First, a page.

In reviewing the grant of summary judgment to a medical device manufacturer, the Third Circuit has certified two legal issues to the Pennsylvania Supreme Court for possible guidance. MELISSA EBERT, Appellant v. C.R. BARD, INC.; BARD PERIPHERAL VASCULAR INC., a subsidiary &/or division of Defendant C.R. Bard, Inc., No. 20-2139, 2021 WL 2656690, at *1 (3d Cir. June 24, 2021).
In the decision below, Ebert v. C.R. Bard, Inc., 459 F. Supp. 3d 637, 641 (E.D. Pa. 2020), the district court analyzed the claims involving a filter implanted to deal with plaintiff’s deep vein thrombosis before the clot could reach Ebert’s heart or lungs. Plaintiff argued that defendant was liable for harms allegedly caused by the filter under both a negligent design theory and a strict liability theory. Both claims, said the Third Circuit on appeal, hinge on “unresolved questions of Pennsylvania law.” First, with regard to negligent design, it was unclear to the panel what standard of care should be applied to implantable medical devices like the under the Supreme Court’s decision in Lance v. Wyeth, 85 A.3d 434 (Pa. 2014). Second, with regard to strict liability, it was unclear to the panel whether and in what circumstances an implantable medical device like the filter is subject to strict liability under Hahn v. Richter, 673 A.2d 888 (Pa. 1996), and Tincher v. Omega Flex, Inc., 104 A.3d 328 (Pa. 2014).
Lance, of course, relied on § 6(c) of the Restatement (Third) of Torts—that “pharmaceutical companies violate their duty of care if they introduce a drug into the marketplace, or continue a previous tender, with actual or constructive knowledge that the drug is too harmful to be used by anyone.” 85 A.3d at 459, 461 (citing Restatement (Third) of Torts: Prods. Liab. 6(c) (1998). Similarly, a plaintiff may prevail in a negligent design claim against a medical device manufacturer only by showing that the device was “too harmful to be used by anyone,” id. at 461. See Keen v. C.R. Bard, Inc., 480 F. Supp. 3d 624, 637–39 (E.D. Pa. 2020); see also Pa. Suggested Standard Civil Jury Instructions § 23.40 (5th ed. 2020) (“A … [medical device] [company] … that supplies a … [medical device] that it knew or reasonably should have known is too dangerous to be used by anyone, violates its duty of care.” (brackets in original) (citing Lance, 85 A.3d 434)). But see Crockett v. Luitpold Pharms., Inc., 2020 WL 433367, at *11 (E.D. Pa. Jan. 28, 2020).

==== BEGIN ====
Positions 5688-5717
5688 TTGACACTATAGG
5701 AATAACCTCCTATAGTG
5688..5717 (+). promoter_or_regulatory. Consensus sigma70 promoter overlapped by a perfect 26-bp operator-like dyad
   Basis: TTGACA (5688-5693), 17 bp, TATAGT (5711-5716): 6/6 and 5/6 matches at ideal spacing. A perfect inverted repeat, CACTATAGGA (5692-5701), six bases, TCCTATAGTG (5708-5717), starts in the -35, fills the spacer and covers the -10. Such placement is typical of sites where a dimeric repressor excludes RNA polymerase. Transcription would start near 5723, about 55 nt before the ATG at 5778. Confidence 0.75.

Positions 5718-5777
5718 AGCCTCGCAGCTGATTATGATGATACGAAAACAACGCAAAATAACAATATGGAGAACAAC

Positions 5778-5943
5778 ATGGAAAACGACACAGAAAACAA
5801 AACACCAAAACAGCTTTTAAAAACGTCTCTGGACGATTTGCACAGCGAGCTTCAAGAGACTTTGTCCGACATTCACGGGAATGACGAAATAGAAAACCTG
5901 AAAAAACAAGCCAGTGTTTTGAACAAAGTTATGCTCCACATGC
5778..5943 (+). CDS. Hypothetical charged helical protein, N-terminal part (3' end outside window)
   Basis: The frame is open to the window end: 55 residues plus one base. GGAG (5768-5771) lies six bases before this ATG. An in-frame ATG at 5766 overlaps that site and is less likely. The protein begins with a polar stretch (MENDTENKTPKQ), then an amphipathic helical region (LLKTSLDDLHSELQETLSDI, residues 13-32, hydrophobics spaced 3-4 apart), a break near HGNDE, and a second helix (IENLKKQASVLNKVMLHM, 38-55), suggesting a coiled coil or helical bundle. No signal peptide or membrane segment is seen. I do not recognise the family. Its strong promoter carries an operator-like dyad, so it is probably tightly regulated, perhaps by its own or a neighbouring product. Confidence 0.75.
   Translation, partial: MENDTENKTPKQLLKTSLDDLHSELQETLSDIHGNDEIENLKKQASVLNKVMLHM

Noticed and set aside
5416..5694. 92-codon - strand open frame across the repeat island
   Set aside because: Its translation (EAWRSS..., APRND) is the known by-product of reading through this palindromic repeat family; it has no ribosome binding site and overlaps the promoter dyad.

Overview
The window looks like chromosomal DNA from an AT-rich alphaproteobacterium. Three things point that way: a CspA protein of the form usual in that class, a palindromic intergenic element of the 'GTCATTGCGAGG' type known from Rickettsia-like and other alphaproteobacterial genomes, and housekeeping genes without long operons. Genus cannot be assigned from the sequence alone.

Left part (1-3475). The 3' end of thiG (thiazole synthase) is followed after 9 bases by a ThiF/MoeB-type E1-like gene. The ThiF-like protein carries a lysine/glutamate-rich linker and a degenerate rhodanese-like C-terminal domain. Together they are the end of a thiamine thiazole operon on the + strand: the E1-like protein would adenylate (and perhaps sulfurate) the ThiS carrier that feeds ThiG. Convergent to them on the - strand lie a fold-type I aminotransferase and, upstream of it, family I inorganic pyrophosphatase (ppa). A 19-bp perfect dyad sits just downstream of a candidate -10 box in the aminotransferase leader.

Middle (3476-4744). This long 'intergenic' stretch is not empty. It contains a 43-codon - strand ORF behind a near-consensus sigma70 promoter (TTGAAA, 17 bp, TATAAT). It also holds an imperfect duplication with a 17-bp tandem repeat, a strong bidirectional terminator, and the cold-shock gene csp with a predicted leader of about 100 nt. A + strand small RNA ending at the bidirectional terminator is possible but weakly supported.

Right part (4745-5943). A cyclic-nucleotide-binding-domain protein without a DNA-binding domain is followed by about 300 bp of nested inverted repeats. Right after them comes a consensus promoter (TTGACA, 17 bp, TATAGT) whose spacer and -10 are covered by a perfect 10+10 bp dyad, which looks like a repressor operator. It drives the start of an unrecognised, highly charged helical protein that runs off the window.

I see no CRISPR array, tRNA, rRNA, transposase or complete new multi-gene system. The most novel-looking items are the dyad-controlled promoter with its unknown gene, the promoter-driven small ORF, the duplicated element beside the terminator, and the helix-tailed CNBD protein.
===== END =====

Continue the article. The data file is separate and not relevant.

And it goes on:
On the strict liability question, in Hahn, the Supreme Court applied comment k of the Restatement (Second) of Torts § 402A to hold that prescription drugs are categorically immune from strict liability because they are “[u]navoidably unsafe” but are nonetheless justified for some patients. 673 A.2d at 889–91. Prescription medical devices are similarly categorically immune from strict liability under Pennsylvania law. See Creazzo v. Medtronic, Inc., 903 A.2d 24, 31 (Pa. Super. Ct. 2006); Lawrence v. Synthes Inc., No. 94-07627, 2003 WL 23914540, at *5 (Pa. C.P. Aug. 15, 2003); see also Rosenberg v. C.R. Bard, Inc., 387 F. Supp. 3d 572, 576–78 (E.D. Pa. 2019). But see Gross v. Coloplast Corp., 434 F. Supp. 3d 245, 248, 250–52 (E.D. Pa. 2020).
PLAC submitted a cogent amicus brief on these issues. See 2020 WL 7260732. They note that Plaintiff’s arguments disregarded the broader policy pronouncements by the Pennsylvania Supreme Court around “product[s] whose distribution is limited precisely because its benefits and risks are to be assessed only by licensed physicians acting on behalf of particular patients whose individual physical condition and circumstances are known to them.” Coyle ex rel. Coyle v. Richardson Merrill, Inc., 584 A.2d 1383, 1386-87 (Pa. 1991). Limiting a plaintiff to recovery only if she can demonstrate “negligence or fault” is consistent with–and is the only result consistent with–the Pennsylvania Supreme Court’s repeated recognition that “medical uncertainties exist because each patient is unique, and undesirable results occur even when the diagnosis is correct and treatment is properly administered.” Toogood v. Rogal, 824 A.2d 1140, 1151 (Pa. 2003).